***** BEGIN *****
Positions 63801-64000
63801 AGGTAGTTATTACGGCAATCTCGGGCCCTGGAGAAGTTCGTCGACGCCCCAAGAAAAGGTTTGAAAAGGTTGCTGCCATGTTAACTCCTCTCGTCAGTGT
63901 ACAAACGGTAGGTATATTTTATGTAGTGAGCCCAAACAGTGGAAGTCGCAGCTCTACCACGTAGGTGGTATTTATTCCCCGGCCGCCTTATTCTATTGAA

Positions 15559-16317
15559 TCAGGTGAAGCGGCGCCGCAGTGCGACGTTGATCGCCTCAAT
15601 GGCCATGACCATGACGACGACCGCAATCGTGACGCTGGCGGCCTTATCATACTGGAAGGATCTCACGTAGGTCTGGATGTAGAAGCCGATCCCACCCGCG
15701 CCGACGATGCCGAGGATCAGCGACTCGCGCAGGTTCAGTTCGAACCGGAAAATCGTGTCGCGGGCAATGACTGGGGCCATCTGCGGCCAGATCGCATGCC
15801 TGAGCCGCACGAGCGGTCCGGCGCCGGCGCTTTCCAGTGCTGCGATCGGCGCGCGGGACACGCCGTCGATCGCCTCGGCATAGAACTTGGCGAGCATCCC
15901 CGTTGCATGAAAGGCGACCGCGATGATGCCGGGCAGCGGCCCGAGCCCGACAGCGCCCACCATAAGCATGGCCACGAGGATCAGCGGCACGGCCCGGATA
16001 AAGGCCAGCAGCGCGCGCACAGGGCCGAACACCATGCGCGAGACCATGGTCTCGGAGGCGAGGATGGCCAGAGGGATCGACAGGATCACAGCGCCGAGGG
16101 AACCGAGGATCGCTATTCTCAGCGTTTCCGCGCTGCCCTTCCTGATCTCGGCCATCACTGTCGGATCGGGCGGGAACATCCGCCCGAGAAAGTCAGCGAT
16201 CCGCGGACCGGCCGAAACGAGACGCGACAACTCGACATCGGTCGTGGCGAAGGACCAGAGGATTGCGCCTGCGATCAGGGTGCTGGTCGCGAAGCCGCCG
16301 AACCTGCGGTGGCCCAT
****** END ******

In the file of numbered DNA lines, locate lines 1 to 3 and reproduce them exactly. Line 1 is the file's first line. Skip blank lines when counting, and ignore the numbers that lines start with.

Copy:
Positions 63801-64000
63801 AGGTAGTTATTACGGCAATCTCGGGCCCTGGAGAAGTTCGTCGACGCCCCAAGAAAAGGTTTGAAAAGGTTGCTGCCATGTTAACTCCTCTCGTCAGTGT
63901 ACAAACGGTAGGTATATTTTATGTAGTGAGCCCAAACAGTGGAAGTCGCAGCTCTACCACGTAGGTGGTATTTATTCCCCGGCCGCCTTATTCTATTGAA